So when the Mexico City policy was challenged in front of Judge Sotomayor some years ago as a violation of free speech by pro-choice advocates, it would not have been surprising to see an outcome striking down the policy.
That's not, however, what Judge Sotomayor did. Judge Sotomayor’s approach to the case was entirely objective. Relying upon the previous precedent of her circuit, which had rejected a similar claim, Judge Sotomayor faithfully turned away the claimed free-speech violation on the merits and rejected others on the basis of federal court jurisdiction that the parties lacked standing (a fussy, usually conservative favorite for keeping judges from encroaching legislative turf) in so far as the only harm alleged was to foreign organizations and not to the plaintiffs.
On the main issue, Judge Sotomayor noted what could not be denied from Supreme Court precedent: namely, that “the government,” in her words, "is free to favor's antiabortion position over the pro-choice position with public funds."
President Obama did not select Judge Sotomayor for her judicial outcomes, but for her experience. Referencing Oliver Wendell Holmes and his famous aphorism that the life of the law is not logic but experience, President Obama not surprisingly is admiring of a life that has gone from a single-parent family in a South Bronx housing project to the top of her Cardinal Spellman high school class, Princeton University and Yale Law School.
In terms of legal training, the opposition will find it difficult to find any omission in preparation -- the prosecution of dozens of criminal cases as an assistant DA in Manhattan; a partner in a major New York firm dealing with highly detailed and complex intellectual property and commercial litigation; a trial judge for six years showing a meticulous attention – and yes empathy – for the factual record as it affects real human lives, and an appellate judge for 11 years where she participated in over 3000 decisions and authored roughly 400.
It's doubtful that anyone has totally catalogued all of these cases and no doubt they will be flyspecked. Yet, my preliminary review is that this is a woman who cares deeply about justice, both when the facts cry out for it – as in her favorable view of asylum cases of Chinese women who experienced or were threatened with forced birth control, and when the facts do merit special consideration, as when churches and religious associations are trying to maintain their own internal procedures without state interference.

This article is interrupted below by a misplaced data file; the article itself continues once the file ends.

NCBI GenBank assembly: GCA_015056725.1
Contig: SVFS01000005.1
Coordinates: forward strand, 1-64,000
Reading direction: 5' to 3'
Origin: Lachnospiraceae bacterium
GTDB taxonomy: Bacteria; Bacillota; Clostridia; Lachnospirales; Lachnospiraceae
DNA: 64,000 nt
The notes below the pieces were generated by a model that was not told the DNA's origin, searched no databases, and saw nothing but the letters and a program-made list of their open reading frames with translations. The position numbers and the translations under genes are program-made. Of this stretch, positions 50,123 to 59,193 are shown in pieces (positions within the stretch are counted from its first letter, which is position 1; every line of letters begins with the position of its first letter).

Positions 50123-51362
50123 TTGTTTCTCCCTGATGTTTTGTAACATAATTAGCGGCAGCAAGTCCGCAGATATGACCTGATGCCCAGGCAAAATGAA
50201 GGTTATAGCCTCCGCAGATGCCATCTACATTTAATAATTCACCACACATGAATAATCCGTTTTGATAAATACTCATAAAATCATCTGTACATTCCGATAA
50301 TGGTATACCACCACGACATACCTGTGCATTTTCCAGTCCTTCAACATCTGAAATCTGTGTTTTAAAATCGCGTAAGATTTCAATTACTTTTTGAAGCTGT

Of course, this woman is from New York, and at the risk of enormous stereotype of the Empire State, those of us on the West Coast have always noticed a certain -- well, curt efficiency -- in the New York personality. This is not likely to play as well as the bon vivant boyish charm of John Roberts, but hey, we can’t all smile pretty. And as we say in Malibu, Have a Nice Day!
Kmiec is chair and professor of constitutional law at Pepperdine University and author of Can A Catholic Support Him? Asking the big question about Barack Obama (Overlook Press/Penguin).
Just $5 a month supports NCR's independent Catholic journalism.
We are committed to keeping our online journalism open and available to as many readers as possible. To do that, we need your help. Join NCR Forward, our new membership program.
Looking for comments?
We've suspended comments on NCRonline.org for a while. If you missed that announcement, learn more about our decision here.